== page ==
The Grocery Retail Market Inquiry (“Inquiry”) published its preliminary report on 29 May 2019. The broad finding of the Inquiry is that there is a combination of features in the South African grocery retail sector that may prevent, distort or restrict competition.
Three particular principal areas of concern have been identified in the report that warrants remedial action, namely:
- Long term exclusive lease agreements and buyer power.
- Competitiveness of small and independent retailers.
- The regulatory landscape.
The key preliminary findings and recommendations can be summarised as follows:
Finding 1: Long-term exclusive lease agreements reinforce market concentration, excluding challenger retailers and specialist stores
Recommendations: Promotion of new and sustainable entry into the shopping centres by requiring:
- The national chains to immediately cease enforcing exclusivity provisions against speciality stores, including restrictions on store location, size and product range.
- No new leases or lease extensions may include exclusivity provisions or restrictive clauses on competing retailers.
- Existing exclusivity against other supermarket chains must be phased out within three years after the final report has been published.
Finding 2: Buyer power by the national chains results in a rebate structure that discriminates against wholesalers and small retailers.
Recommendations: The dominant grocery business model is built around supplier rebates. These discriminate against smaller retailers, as wholesalers serving them are typically not eligible for many rebates and often face worse terms where they do qualify. As an entrenched business practice this is hard to change without commercial disruption, and therefore the Inquiry calls for further submissions on possible solutions. These may include:
- An immediate move to non-discrimination for rebates common across retail and wholesale customers.
- A gradual shift to either extending most rebate categories to wholesale channels or limiting the size of those categories for which wholesalers are not eligible.
Finding 3: Buyer power by the national chains results in smaller retailers bearing higher rental costs in shopping malls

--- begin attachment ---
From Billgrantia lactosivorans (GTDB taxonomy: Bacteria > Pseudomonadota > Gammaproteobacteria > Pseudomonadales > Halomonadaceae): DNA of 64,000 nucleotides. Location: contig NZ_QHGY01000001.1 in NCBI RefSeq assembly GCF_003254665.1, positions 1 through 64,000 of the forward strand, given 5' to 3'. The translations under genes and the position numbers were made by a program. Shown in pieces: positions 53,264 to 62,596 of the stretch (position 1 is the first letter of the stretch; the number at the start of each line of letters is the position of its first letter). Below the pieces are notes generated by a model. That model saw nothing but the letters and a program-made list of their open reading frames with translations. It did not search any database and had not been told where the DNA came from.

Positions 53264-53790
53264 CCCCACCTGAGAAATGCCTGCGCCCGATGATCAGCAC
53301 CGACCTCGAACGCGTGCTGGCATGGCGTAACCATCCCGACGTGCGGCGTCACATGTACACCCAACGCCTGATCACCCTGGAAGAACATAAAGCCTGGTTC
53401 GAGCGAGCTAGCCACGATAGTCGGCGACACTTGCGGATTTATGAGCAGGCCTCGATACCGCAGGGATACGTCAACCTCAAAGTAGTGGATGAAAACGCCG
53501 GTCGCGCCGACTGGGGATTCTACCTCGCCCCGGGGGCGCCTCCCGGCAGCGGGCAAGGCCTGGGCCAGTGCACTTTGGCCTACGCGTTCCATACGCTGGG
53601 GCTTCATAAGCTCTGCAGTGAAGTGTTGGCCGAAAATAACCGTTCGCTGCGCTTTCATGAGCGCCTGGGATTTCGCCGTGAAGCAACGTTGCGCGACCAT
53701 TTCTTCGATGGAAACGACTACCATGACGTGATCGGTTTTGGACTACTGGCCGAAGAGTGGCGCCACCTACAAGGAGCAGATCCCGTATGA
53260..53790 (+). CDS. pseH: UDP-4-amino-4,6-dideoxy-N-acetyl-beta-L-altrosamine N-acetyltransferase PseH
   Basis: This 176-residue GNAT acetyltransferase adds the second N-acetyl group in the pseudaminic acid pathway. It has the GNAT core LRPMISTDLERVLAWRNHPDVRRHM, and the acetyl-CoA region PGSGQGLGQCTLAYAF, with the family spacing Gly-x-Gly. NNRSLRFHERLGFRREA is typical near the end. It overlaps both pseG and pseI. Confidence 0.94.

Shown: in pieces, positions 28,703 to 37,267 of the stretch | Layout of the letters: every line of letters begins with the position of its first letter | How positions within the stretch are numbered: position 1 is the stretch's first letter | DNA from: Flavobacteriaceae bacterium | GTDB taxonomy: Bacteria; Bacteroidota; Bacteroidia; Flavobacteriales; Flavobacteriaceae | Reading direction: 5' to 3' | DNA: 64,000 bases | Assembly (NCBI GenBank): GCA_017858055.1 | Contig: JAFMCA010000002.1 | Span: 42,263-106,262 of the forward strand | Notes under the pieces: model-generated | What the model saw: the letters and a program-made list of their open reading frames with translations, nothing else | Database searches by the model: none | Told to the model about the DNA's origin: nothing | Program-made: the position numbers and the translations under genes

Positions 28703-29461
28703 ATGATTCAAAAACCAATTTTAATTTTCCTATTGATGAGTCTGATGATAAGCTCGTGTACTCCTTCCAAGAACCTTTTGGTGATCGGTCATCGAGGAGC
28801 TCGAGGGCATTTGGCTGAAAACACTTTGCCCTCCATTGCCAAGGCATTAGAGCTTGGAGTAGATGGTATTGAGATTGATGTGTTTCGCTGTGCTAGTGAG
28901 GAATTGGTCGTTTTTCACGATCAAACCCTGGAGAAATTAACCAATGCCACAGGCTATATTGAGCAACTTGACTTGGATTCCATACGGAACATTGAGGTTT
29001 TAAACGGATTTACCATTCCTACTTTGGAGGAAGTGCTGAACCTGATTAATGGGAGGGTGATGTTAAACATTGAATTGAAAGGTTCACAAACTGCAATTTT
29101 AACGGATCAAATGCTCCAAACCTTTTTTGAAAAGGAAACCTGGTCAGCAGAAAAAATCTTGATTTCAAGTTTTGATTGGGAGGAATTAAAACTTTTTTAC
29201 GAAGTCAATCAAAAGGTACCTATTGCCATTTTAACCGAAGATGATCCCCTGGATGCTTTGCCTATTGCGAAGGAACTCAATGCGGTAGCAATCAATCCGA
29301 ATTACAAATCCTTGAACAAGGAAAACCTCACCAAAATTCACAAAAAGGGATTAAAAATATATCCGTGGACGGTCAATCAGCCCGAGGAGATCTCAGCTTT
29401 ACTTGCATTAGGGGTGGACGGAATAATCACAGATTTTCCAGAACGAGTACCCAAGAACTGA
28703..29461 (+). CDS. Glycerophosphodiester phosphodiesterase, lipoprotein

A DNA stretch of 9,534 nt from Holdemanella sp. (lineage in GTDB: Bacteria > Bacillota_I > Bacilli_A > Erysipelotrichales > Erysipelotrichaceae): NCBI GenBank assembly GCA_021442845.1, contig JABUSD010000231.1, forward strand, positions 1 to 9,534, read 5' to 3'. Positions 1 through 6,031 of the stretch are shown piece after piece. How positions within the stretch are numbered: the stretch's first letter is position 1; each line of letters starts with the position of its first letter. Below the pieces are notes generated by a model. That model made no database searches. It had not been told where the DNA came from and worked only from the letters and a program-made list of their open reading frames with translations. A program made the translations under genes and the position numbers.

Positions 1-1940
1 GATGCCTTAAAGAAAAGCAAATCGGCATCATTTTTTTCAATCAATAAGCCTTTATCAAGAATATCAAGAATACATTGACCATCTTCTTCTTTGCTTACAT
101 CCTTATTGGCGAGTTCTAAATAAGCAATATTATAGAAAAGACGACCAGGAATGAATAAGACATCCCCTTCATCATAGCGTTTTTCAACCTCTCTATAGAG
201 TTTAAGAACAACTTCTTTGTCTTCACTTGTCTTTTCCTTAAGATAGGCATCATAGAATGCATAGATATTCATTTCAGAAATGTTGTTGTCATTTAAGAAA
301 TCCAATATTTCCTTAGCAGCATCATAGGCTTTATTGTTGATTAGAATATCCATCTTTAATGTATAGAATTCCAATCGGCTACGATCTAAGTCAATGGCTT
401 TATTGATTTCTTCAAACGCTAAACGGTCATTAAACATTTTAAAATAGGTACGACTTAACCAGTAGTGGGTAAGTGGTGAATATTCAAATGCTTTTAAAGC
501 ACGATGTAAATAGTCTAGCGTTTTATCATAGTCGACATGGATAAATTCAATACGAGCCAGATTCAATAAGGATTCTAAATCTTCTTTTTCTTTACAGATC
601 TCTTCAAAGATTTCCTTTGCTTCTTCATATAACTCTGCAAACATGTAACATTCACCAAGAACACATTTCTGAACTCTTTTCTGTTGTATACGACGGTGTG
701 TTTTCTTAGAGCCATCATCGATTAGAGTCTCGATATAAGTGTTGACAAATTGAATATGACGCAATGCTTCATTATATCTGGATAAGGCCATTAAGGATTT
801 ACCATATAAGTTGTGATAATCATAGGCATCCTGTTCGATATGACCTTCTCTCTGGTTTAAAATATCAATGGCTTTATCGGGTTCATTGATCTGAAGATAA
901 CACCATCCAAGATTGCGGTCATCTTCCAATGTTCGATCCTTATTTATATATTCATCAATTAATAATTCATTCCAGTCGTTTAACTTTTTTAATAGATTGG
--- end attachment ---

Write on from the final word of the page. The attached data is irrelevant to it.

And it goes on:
Recommendations: The dominant business model for property developers is to secure national chains as anchor tenants, which gives them bargaining power to secure low rental rates, transferring more of the property costs to smaller retailers. This hinders the participation of competing small grocery retailers and specialist stores. As an entrenched business practice this is hard to change without commercial disruption, and therefore the Inquiry calls for further submissions on possible solutions.
Regarding the first three findings and recommendations, it is recommended that a single government department should be identified to implement the recommendations and that an Industry Code of Conduct, which may include an ombud process be established.
Finding 4: South African spaza shops have struggled to adapt to changing competitive dynamics in township areas
Recommendations: An incentive programme to provide seed finance for innovative commercial models or infrastructure that aims to offer the following support for spaza shops:
- Incorporate spaza shops into buyer groups to achieve economies of scale and scope in purchasing.
- Establish distribution centres in township areas to service spaza shops.
- To facilitate credit access to purchase stock.
- Provide business and financial management training.
Finding 5: The regulatory environment does not support the development of sustainable and competitive micro-enterprises
Recommendations: Establishment of an intergovernmental platform to coordinate government initiatives in addressing regulatory challenges facing small businesses. Some of the remedial actions recommended include:
- Municipalities must review trading time by-laws and regulations with the view to establish same, except for liquor trade.
- Municipalities must fast-track the approval of rezoning applications for spaza shops.
- Municipalities must proactively rezone business areas and establish supporting infrastructure for informal traders.
- Municipalities must develop and implement a framework for the registration of all informal businesses in their jurisdiction.
- Government must review and develop zoning processes which can be adopted by municipalities nationally.
- There is a need for increased coordination between law enforcement and government in order to facilitate proactive enforcement activity against counterfeit goods.
Stakeholders are entitled to submit comments thereto until 28 June 2019, following which it is anticipated that a final report would be released towards the end of September 2019.